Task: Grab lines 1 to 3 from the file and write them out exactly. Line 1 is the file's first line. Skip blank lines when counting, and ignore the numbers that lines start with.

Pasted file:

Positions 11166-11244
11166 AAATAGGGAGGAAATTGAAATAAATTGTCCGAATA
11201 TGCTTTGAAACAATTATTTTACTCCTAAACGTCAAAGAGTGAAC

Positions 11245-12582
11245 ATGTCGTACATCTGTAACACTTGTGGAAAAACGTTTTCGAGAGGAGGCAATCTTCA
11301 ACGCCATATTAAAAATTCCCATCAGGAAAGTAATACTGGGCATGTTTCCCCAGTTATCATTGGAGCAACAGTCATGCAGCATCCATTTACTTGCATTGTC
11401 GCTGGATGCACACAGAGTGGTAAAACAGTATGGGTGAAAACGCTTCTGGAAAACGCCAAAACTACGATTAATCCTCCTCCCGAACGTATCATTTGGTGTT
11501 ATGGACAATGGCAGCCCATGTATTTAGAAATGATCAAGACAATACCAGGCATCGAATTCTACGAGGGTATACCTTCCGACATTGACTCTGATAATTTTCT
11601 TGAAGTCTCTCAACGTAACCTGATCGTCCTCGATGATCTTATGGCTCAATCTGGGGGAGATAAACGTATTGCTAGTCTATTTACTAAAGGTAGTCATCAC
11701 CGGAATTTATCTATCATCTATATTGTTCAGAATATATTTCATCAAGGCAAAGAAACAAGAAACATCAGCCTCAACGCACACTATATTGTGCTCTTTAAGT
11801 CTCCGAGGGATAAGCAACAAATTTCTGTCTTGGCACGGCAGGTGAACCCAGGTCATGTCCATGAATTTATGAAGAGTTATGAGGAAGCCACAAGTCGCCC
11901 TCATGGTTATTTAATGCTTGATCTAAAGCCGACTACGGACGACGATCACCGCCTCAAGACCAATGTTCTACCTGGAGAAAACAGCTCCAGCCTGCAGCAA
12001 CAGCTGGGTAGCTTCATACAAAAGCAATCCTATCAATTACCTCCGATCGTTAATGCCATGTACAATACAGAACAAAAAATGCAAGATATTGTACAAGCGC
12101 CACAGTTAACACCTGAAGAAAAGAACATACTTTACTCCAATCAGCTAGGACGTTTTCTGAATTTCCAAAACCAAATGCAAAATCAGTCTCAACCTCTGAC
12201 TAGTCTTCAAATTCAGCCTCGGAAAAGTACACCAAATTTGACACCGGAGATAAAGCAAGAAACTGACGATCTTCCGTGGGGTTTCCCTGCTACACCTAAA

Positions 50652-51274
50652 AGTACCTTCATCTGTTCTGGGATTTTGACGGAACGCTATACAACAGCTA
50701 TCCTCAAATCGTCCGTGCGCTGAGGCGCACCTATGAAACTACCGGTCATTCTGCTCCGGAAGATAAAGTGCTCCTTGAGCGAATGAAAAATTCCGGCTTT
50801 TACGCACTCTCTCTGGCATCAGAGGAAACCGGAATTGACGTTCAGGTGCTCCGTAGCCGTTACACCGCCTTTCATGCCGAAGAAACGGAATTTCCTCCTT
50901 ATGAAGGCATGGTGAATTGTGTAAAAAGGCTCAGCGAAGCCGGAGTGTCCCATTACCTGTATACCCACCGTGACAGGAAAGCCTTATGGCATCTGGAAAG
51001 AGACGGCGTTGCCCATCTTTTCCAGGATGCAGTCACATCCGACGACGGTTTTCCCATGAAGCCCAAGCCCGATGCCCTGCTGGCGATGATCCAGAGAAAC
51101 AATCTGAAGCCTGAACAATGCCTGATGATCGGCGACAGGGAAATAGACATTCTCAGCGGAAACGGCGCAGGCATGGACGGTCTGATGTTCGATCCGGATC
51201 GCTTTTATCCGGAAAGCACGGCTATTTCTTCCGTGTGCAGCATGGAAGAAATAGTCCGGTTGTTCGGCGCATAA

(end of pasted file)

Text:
Positions 11166-11244
11166 AAATAGGGAGGAAATTGAAATAAATTGTCCGAATA
11201 TGCTTTGAAACAATTATTTTACTCCTAAACGTCAAAGAGTGAAC